Training is a constant around our ranch. Seems like we’re always teaching our kids or training our horses.
Driving has gotten a lot of attention lately and been a main focus.
A group of horses turned 2 this year and our oldest son turned 16!
Driving a Horse
Driving is an important step in the horse training process.
Trainers are safer beginning the colt-starting process on the ground than in the saddle.
It provides an opportunity to expose the horse to things without being in the middle of their back.
The horse will learn the basic maneuvers (go on, stop, etc.) and begin to respond to the bit pressure.
Like anything, driving a horse is a skill that needs practice to master.
Garrett is just getting started. He knows the basics, but the technique isn’t simple and easy. Untrained horses are unpredictable and difficult at times. Driving reins are long and can become awkward. Experience will improve his skills.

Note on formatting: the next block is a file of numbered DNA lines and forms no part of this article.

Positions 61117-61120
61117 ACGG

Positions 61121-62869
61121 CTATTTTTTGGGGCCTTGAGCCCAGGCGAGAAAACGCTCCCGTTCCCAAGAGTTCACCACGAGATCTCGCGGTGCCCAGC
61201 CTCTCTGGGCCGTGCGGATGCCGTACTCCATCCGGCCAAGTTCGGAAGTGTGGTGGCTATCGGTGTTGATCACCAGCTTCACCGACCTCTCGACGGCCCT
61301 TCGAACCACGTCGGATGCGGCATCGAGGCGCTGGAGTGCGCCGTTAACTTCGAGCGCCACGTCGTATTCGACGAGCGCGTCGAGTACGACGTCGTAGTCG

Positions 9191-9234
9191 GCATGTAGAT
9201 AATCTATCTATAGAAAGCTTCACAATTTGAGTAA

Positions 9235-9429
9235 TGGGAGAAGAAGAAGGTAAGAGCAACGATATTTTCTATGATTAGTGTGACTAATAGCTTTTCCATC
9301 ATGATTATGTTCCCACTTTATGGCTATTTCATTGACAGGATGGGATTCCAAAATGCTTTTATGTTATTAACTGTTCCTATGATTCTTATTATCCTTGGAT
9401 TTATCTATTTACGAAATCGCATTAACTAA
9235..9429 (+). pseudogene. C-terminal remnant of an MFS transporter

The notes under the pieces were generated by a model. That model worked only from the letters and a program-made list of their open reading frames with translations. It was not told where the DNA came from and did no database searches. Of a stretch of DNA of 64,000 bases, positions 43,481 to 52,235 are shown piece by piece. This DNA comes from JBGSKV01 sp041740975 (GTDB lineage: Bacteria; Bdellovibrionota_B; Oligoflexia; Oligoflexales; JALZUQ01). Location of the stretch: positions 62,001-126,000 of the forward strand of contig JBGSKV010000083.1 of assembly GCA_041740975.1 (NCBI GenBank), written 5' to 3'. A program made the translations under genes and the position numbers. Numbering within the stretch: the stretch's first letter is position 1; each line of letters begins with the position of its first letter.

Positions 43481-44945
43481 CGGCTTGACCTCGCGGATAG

The horse will also greatly improve after becoming familiar with the training process.
Driving a Truck
Crayton has turned 16 and passed his driving test. Not that he’s a novice driver, but now he is legal to drive alone… on the highway. And it’s not just the tractor or side by side, but a truck!
Like anything, driving a truck is a skill that needs practice to master.
Crayton has been driving around the ranch for many years, but he still is not an expert driver. He does a great job, but road conditions and fellow drivers can be hazards. Mastery will only come with practice and time behind the wheel.
Driving home our point
Teach them how to go. How to guide. How to stop.
Teach them the basics so you can avoid wrecks later.
Casey has been doing this for many years- These training techniques apply to horses and kids 😀
Kids grow up and learn to drive… ours learn to drive trucks… and horses. (and some colts get trained in the process)